Glens of Antrim

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Glenariff

The Glens of Antrim radiate from the Antrim Plateau and run down to the coast all in the north of County Antrim; nine delightful glens much celebrated in art and literature. The Glens are a major tourist attraction in north Antrim.

The Glens have been designated an "area of outstanding natural beauty", though the outstanding beauty of these glens has been manifested to visitors since long before bureaucrats noticed.

Glenshesk
19th century image of Glenariff

The nine glens from northernmost to southernmost are:

Glen Etymology Grid ref.
Glentaisie "Taise's valley/damp valley" [1]D080353
Glenshesk "barren valley" D135344
Glendun "valley of the [river] Dun" D181270
Glencorp uncertain D222303
Glenaan "valley of the burial chamber" D210290
Glenballyeamon "valley of Éamonn's town" D216260
Glenariff "valley of the ploughman" D213184
Glencloy "valley of the sword" D285160
Glenarm "valley of the army" D281107

Glenravel is sometimes considered a tenth glen of the set. It lies to the southwest of Glenballyeamon and Glenariff, separated from the latter by the Glenariff Forest Park. The main settlements of Glenravel are Cargan, Martinstown and Skerry (Newtowncrommelin).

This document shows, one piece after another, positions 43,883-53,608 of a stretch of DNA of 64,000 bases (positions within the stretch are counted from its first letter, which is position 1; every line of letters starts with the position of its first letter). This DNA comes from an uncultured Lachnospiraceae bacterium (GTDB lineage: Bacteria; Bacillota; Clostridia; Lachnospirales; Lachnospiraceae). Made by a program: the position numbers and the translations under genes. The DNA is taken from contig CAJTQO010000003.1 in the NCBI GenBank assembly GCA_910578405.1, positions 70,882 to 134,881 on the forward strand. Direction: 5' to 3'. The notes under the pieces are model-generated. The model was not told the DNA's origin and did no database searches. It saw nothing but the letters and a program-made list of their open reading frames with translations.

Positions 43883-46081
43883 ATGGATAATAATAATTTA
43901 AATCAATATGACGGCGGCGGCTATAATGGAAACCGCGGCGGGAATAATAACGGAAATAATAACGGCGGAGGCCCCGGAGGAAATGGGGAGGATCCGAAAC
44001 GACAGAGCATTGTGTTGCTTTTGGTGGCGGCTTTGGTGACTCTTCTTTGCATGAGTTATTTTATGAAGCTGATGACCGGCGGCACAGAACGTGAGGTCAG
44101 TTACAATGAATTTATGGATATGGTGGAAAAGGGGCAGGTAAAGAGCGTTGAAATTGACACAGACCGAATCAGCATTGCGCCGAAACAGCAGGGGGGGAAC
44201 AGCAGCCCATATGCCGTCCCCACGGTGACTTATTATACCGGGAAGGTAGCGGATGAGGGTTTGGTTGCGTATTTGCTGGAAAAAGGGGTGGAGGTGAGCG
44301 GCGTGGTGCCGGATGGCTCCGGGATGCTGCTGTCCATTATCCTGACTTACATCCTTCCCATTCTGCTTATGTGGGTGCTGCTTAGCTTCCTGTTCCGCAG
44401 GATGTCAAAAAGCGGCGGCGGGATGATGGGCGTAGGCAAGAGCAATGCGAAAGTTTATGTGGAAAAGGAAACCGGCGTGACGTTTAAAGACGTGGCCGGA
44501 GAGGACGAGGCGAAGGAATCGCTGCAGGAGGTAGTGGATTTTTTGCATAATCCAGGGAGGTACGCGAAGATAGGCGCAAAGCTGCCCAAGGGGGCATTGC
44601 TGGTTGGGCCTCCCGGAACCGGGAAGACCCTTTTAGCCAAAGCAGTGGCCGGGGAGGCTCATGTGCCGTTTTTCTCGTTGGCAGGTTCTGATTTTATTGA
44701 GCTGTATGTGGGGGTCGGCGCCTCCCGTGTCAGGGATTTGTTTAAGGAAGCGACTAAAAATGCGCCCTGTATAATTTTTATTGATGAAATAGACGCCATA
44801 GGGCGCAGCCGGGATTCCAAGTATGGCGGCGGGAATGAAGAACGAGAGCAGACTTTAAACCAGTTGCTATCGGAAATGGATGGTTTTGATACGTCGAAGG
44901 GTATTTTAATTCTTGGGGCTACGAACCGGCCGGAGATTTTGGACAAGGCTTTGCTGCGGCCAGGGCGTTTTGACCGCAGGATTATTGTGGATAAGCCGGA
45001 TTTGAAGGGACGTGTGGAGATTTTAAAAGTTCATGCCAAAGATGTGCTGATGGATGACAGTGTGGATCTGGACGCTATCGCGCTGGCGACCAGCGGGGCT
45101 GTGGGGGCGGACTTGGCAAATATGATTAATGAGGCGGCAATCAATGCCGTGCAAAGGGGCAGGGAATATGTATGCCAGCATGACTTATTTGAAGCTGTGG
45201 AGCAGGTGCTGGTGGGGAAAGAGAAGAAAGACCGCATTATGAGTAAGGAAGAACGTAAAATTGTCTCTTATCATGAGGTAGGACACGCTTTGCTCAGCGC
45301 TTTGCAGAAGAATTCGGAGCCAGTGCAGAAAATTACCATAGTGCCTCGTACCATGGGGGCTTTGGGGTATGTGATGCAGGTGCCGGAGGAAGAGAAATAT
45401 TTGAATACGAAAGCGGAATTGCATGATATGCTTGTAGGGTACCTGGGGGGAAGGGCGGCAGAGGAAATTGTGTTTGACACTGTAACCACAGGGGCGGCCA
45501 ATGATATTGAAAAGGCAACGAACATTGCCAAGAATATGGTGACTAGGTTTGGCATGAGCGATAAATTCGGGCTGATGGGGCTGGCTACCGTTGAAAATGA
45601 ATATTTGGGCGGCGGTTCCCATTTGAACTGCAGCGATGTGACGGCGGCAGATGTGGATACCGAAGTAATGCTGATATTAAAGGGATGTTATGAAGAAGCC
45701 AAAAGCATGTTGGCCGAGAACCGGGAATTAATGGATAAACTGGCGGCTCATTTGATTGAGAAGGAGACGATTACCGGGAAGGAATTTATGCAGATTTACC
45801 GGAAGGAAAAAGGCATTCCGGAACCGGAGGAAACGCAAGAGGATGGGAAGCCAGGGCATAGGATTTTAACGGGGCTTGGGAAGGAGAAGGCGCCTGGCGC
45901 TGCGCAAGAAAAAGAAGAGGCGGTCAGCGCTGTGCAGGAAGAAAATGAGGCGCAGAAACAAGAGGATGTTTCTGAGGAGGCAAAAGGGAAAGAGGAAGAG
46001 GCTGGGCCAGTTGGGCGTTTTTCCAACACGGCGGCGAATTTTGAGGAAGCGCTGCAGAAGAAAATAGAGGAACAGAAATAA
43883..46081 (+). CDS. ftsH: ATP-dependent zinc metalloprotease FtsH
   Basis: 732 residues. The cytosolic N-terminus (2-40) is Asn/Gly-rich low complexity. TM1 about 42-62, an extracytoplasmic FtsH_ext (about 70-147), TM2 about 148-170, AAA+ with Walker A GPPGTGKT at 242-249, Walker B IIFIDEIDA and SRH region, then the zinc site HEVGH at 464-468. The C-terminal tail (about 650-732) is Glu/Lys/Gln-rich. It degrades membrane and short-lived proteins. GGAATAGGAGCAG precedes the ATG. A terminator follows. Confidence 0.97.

Towns and villages

The main towns and villages in the Glens are:

History

The Lordship of the Glens, from the mid-13th century, first belonged to the Scottish-Irish-Norman Bissett family. In the mid-16th century it came into the ownership of the MacDonnells of Antrim, another clan which had its origin in the Hebrides and whose chieftain today is the Earl of Antrim.

In the Glens there is evidence yet of its early Neolithic communities. At Glencloy, Neolithic people had great stone-built tombs in the uplands, while they lived in settlements near the coast at the end of the valley. The beaches were sources of flint, as evidenced by stone tool manufacturing sites in the glens. At Madman's Window (near Glenarm) Neolithic chipping floors and stone axe rough outs were found along with Neolithic pottery, scrapers, flakes, and leaf-shaped arrowheads. At Bay Farm in Carnlough, a Neolithic site near marshland, archaeologists found occupation debris, charcoal, postholes, flint cores, axes and Neolithic pottery.[1]

Outside links

References

  1. O'Sullivan, Aidan & Breen, Colin (2007). Maritime Ireland. An Archaeology of Coastal Communities. Stroud: Tempus. p. 63. ISBN 978-0-7524-2509-2.